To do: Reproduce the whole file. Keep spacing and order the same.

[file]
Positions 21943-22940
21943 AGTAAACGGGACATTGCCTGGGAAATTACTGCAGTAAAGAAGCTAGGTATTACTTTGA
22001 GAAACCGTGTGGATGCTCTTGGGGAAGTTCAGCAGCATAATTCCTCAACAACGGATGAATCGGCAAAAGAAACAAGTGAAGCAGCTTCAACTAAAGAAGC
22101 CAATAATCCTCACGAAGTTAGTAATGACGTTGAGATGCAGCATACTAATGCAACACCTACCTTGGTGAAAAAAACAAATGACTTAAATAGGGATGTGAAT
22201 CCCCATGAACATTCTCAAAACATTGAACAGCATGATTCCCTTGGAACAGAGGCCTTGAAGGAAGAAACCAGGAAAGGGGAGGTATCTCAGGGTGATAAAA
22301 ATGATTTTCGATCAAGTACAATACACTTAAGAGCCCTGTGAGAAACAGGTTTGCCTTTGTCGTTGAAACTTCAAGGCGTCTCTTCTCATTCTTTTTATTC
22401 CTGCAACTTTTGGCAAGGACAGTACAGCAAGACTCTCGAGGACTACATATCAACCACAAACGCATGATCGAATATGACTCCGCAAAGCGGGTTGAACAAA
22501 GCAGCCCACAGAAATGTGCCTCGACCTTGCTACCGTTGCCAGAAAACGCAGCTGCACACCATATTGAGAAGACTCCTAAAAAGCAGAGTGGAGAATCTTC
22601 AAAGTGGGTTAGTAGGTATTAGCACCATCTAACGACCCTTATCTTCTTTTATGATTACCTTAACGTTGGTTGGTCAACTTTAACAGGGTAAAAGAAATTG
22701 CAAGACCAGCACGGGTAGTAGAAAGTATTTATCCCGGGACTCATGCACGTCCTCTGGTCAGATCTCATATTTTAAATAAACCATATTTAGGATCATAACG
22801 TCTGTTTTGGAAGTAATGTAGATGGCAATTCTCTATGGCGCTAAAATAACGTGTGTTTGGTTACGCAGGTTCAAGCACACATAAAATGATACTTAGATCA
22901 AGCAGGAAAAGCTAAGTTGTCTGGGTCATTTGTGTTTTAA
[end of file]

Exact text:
Positions 21943-22940
21943 AGTAAACGGGACATTGCCTGGGAAATTACTGCAGTAAAGAAGCTAGGTATTACTTTGA
22001 GAAACCGTGTGGATGCTCTTGGGGAAGTTCAGCAGCATAATTCCTCAACAACGGATGAATCGGCAAAAGAAACAAGTGAAGCAGCTTCAACTAAAGAAGC
22101 CAATAATCCTCACGAAGTTAGTAATGACGTTGAGATGCAGCATACTAATGCAACACCTACCTTGGTGAAAAAAACAAATGACTTAAATAGGGATGTGAAT
22201 CCCCATGAACATTCTCAAAACATTGAACAGCATGATTCCCTTGGAACAGAGGCCTTGAAGGAAGAAACCAGGAAAGGGGAGGTATCTCAGGGTGATAAAA
22301 ATGATTTTCGATCAAGTACAATACACTTAAGAGCCCTGTGAGAAACAGGTTTGCCTTTGTCGTTGAAACTTCAAGGCGTCTCTTCTCATTCTTTTTATTC
22401 CTGCAACTTTTGGCAAGGACAGTACAGCAAGACTCTCGAGGACTACATATCAACCACAAACGCATGATCGAATATGACTCCGCAAAGCGGGTTGAACAAA
22501 GCAGCCCACAGAAATGTGCCTCGACCTTGCTACCGTTGCCAGAAAACGCAGCTGCACACCATATTGAGAAGACTCCTAAAAAGCAGAGTGGAGAATCTTC
22601 AAAGTGGGTTAGTAGGTATTAGCACCATCTAACGACCCTTATCTTCTTTTATGATTACCTTAACGTTGGTTGGTCAACTTTAACAGGGTAAAAGAAATTG
22701 CAAGACCAGCACGGGTAGTAGAAAGTATTTATCCCGGGACTCATGCACGTCCTCTGGTCAGATCTCATATTTTAAATAAACCATATTTAGGATCATAACG
22801 TCTGTTTTGGAAGTAATGTAGATGGCAATTCTCTATGGCGCTAAAATAACGTGTGTTTGGTTACGCAGGTTCAAGCACACATAAAATGATACTTAGATCA
22901 AGCAGGAAAAGCTAAGTTGTCTGGGTCATTTGTGTTTTAA